KOLKATA: Debabrata Mukherjee and Biplab Baidya’s dreams of getting to the Mount Everest summit have been realized but the world’s highest peak has exacted a price. Baidya, for whom it was a first major expedition, is likely to lose the tips of several fingers from frostbite. But, then, both know it could’ve been worse. From a nasty blizzard that threatened to blow them off the slopes to a dangerously dwindling supply of oxygen, the duo from the state had to survive them all at an altitude where such setbacks can have fatal fallouts.
“When we set out for the final push from the summit camp at 10.30 pm on May 24, we had six bottles of oxygen left for the four of us (Mukherjee, Baidya and two sherpas) but when we came back around 3.30 pm the following day after touching the summit at 9, there was just one left. At those altitudes, oxygen is more critical to survival than food, and suddenly we were left with a lot less,” said Mukherjee as he spoke to TOI at his Beliaghata residence.
The situation, he pointed out, just added to what was already a serious test of physical and mental endurance.
He explained that, in keeping with Everest expedition thumb rules, the base camp is at 5,200 metres, an interim camp at 5,800 and an Advanced Base Camp (ABC) at 6,470 metres, and that the “real climb starts 200 metres from the ABC”. “This is roughly at an altitude of 6,700 metres; it’s from where the rope is fixed and the mountaineers will have to use both hands and both feet to progress,” Mukherjee explained, adding that three more camps – Camp One at 7,600 m, Camp Two at 8,000 and the Summit Camp at 8,300 m – are set up before the 8,848m summit.
“The climbers prefer to come all the way down to Camp One after touching summit because it saves oxygen and decreases chances of weather-related disasters but when we came down to the Summit Camp it was already late in the afternoon and the weather had turned rough,” Mukherjee said. “We had no tent because the sherpas had anticipated that we’d be back at Camp One. Biplab was suffering from intense pain from the frostbite in three fingers on the right hand and two on the left and we had only one bottle of oxygen – not enough even for one person for the night,” he added to give a sense of the situation the mountaineers found themselves in.
“I think it was because I took off the outer shell (of the gloves combo) once too often for certain functions like taking photographs, gripping the ice axe and moving the crampons,” says Baidya when asked about the frostbite. “I was at the RG Kar Hospital, where they will guide me with plastic surgery. At 52, I think I’m the oldest Indian to have made it to the Everest summit,” he added through the pain.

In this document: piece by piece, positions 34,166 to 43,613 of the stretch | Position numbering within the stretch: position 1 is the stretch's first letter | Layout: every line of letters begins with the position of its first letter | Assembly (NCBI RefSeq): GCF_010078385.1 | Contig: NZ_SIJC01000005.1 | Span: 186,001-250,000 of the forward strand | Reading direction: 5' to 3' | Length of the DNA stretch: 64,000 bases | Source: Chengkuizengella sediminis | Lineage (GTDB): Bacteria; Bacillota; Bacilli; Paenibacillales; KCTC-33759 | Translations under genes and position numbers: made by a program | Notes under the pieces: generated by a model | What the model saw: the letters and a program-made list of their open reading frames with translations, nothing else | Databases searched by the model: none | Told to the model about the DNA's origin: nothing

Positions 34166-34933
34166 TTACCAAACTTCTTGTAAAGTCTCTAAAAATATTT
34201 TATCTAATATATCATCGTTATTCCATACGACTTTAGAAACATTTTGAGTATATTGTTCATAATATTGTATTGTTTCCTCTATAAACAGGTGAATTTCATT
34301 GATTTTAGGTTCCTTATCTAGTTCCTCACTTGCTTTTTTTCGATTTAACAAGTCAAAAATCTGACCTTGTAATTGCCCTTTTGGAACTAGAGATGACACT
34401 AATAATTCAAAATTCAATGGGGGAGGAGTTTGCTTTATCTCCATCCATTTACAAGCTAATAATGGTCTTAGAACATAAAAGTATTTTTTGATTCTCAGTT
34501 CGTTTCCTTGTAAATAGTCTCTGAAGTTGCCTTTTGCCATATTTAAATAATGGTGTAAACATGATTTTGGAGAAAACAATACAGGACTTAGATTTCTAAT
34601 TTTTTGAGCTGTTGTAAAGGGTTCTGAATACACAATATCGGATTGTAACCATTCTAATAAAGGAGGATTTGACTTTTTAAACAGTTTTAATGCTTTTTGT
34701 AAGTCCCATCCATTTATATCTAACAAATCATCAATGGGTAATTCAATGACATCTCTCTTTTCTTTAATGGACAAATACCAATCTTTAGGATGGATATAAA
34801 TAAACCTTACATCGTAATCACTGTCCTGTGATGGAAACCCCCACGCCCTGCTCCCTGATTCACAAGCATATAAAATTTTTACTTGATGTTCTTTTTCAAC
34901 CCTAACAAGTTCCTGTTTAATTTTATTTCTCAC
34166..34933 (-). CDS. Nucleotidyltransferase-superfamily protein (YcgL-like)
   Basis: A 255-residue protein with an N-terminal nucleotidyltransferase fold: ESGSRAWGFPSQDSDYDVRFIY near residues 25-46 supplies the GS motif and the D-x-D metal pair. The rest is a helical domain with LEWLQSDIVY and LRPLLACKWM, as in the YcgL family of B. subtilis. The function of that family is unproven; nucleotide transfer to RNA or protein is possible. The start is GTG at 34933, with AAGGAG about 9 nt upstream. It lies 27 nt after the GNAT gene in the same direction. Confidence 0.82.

At the Summit Camp, the duo and the sherpas were lucky to be given a 6×4-feet tent by a Hungarian youth, who had returned to a lower camp after failing to make the summit that day. “It was a really cramped for the four as we moved in with the blizzard hitting at 4pm with an accompanying hailstorm and speeds reaching 100 to 120 kmph,” Mukherjee said. “There were two options – wait out the storm or try and make it through the blizzard – and we had preferred to stick to the basics of climbing. Sometimes the storm was so strong that I feared the worst. We took turns with the puffs of oxygen, trying to stretch the intervals as much as we could. It was pitch dark outside and the mercury had dipped to -33 degrees but we somehow managed.”
The next morning, when they started the climb down, there was very little oxygen left. “There was only 40% oxygen in the air and we were gasping. It would’ve been fatal to stop so we kept trudging along. I knew from my long experience on the mountains that if we rested we will rest for ever. So I forced the team members to walk until we reached Camp One. It was only then that the joy of conquering the top of the world could be celebrated,” Mukherjee said.